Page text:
India could revive a rupee-rial payment arrangement with Iran to bail out exporters from the heat of US sanctions that have cast a shadow over any plan to further boost trade with the Islamic nation, exports to which had reversed a three-year slide in 2017-18, trade sources told FE on Thursday. Around 2011-12, a rupee-rial mechanism was put in place where up to 45% of India’s purchases of Iranian crude could be effected in rupees in exchange for items like rice, wheat and medicines that were not sanctioned by the UN.
...India’s oil purchases from Iran, worth around $9 billion, accounted for over 80% of its total imports from the Persian Gulf nation in 2017-18. According to commerce secretary Rita Teaotia, the US move is unlikely to cause any major shift in India’s trade with Iran, as the country had shipped out goods to the Islamic nation earlier even when sanctions were on.
India, like China, has long defied our sanctions of Russia, and they will do the same with Iran.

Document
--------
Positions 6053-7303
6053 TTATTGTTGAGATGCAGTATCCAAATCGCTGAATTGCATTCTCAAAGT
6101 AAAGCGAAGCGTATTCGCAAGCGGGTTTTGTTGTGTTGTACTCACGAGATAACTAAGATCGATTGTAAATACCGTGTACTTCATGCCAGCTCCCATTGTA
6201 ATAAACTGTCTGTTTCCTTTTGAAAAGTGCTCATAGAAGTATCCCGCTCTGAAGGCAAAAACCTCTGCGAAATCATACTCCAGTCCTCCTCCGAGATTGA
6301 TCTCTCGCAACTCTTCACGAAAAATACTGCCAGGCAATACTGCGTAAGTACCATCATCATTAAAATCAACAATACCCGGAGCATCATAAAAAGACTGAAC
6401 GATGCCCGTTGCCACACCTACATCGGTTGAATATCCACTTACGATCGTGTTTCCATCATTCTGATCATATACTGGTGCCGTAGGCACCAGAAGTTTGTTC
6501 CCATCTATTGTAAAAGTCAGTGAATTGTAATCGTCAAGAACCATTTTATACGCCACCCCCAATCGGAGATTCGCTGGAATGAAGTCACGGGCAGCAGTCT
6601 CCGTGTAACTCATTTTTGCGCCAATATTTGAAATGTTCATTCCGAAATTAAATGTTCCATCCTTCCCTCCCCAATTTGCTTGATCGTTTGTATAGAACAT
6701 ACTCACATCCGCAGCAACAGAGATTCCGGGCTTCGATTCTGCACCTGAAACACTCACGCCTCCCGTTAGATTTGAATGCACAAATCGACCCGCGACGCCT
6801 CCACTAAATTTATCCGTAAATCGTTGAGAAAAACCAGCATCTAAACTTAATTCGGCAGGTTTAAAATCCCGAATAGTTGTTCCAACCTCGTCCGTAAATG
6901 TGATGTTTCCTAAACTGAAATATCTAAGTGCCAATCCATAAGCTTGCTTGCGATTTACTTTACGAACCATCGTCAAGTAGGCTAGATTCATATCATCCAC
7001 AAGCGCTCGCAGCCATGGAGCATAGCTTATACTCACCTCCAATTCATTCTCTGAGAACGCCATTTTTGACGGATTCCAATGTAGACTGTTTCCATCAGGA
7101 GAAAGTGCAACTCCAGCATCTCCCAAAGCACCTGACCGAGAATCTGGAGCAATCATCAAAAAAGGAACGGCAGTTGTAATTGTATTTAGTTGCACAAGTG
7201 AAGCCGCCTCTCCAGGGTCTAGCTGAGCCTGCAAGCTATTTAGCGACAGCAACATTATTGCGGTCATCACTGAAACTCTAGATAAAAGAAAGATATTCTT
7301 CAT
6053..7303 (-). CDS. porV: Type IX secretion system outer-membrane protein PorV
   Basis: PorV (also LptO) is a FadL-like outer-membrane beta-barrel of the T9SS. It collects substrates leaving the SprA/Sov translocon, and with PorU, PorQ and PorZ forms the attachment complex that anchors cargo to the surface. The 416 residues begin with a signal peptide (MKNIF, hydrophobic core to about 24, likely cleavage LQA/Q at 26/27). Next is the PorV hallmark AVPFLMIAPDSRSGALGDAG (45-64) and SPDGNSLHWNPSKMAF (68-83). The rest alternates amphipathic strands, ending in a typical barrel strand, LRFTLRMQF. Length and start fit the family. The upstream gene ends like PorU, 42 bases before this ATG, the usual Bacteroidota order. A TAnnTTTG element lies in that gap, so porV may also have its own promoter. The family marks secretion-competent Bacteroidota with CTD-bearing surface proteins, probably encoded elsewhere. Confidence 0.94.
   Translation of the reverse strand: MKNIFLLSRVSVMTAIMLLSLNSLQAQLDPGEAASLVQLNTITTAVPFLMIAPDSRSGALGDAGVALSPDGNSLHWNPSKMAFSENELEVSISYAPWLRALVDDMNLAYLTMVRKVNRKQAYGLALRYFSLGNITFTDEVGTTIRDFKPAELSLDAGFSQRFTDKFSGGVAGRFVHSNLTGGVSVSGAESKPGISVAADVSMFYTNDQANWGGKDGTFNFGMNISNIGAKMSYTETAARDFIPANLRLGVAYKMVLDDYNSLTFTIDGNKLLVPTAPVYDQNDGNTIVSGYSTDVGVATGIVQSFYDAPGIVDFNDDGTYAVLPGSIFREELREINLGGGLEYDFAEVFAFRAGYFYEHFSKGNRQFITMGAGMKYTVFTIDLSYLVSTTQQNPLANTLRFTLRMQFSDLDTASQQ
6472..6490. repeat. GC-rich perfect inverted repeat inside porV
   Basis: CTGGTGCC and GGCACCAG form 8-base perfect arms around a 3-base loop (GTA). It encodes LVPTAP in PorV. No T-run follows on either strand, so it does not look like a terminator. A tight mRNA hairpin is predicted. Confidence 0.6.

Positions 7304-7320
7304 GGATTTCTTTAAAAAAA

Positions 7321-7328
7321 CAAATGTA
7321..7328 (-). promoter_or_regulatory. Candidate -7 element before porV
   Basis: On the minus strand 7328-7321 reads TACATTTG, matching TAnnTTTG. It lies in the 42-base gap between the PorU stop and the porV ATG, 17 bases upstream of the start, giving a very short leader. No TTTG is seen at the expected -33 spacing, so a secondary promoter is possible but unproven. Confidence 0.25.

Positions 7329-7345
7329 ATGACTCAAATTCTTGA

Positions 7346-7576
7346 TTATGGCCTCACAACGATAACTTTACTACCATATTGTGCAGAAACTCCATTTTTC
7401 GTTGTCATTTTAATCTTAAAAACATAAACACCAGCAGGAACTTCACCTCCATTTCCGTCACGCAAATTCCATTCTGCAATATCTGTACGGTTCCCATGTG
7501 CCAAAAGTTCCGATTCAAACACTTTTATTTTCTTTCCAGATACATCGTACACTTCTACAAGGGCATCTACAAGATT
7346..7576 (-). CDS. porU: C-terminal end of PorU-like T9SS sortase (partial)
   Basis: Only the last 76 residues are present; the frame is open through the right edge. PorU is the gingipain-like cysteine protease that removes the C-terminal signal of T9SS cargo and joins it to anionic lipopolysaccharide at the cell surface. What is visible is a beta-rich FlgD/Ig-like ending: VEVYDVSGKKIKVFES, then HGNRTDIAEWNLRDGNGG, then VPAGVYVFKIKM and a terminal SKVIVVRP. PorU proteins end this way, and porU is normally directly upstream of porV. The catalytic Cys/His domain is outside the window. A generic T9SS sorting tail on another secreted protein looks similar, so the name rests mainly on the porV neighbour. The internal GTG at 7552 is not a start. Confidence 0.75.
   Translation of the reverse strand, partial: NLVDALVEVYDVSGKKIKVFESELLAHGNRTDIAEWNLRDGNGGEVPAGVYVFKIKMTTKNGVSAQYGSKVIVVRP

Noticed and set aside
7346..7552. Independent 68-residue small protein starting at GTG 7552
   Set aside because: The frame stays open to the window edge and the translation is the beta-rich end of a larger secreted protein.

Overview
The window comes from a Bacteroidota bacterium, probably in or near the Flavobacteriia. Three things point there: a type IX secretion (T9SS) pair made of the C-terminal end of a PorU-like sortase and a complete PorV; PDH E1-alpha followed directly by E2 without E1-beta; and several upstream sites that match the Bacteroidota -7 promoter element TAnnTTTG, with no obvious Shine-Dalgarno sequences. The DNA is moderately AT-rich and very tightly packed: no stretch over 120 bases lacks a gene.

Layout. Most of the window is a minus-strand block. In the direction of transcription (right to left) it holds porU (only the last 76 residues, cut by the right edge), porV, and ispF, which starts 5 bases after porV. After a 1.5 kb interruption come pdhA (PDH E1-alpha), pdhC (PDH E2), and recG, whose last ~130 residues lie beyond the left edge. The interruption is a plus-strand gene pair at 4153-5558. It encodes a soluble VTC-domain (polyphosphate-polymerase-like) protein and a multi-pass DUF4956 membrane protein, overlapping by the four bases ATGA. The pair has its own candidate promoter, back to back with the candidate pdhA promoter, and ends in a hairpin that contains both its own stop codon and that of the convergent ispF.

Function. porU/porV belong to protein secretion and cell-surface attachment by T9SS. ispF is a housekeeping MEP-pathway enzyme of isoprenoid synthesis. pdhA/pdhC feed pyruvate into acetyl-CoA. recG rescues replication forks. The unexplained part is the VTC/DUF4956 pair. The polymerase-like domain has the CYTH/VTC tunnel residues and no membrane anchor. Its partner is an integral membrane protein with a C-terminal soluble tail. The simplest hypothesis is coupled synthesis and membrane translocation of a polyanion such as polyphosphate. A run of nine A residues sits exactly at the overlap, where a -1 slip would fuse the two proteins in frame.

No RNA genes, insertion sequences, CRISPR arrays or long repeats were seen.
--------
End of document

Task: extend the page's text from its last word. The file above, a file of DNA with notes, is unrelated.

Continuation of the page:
The difference now is how opposed Europe is to these Iran sanctions.
Russia, China, and Europe all have "shared disapproval" of Washington's move.
4) Europe is prepared for open and coordinated defiance of our sanctions.
Europe is prepared to introduce measures to nullify the effect of Donald Trump imposing sanctions on any non-US firm that continues to do business with Iran, the French government has said.
“We have to work among ourselves in Europe to defend our European economic sovereignty,” Le Maire said, adding that Europe could use the same instruments as the US to defend its interests. Speaking on Europe 1 he added: “Do we want to be a vassal that obeys and jumps to attention?”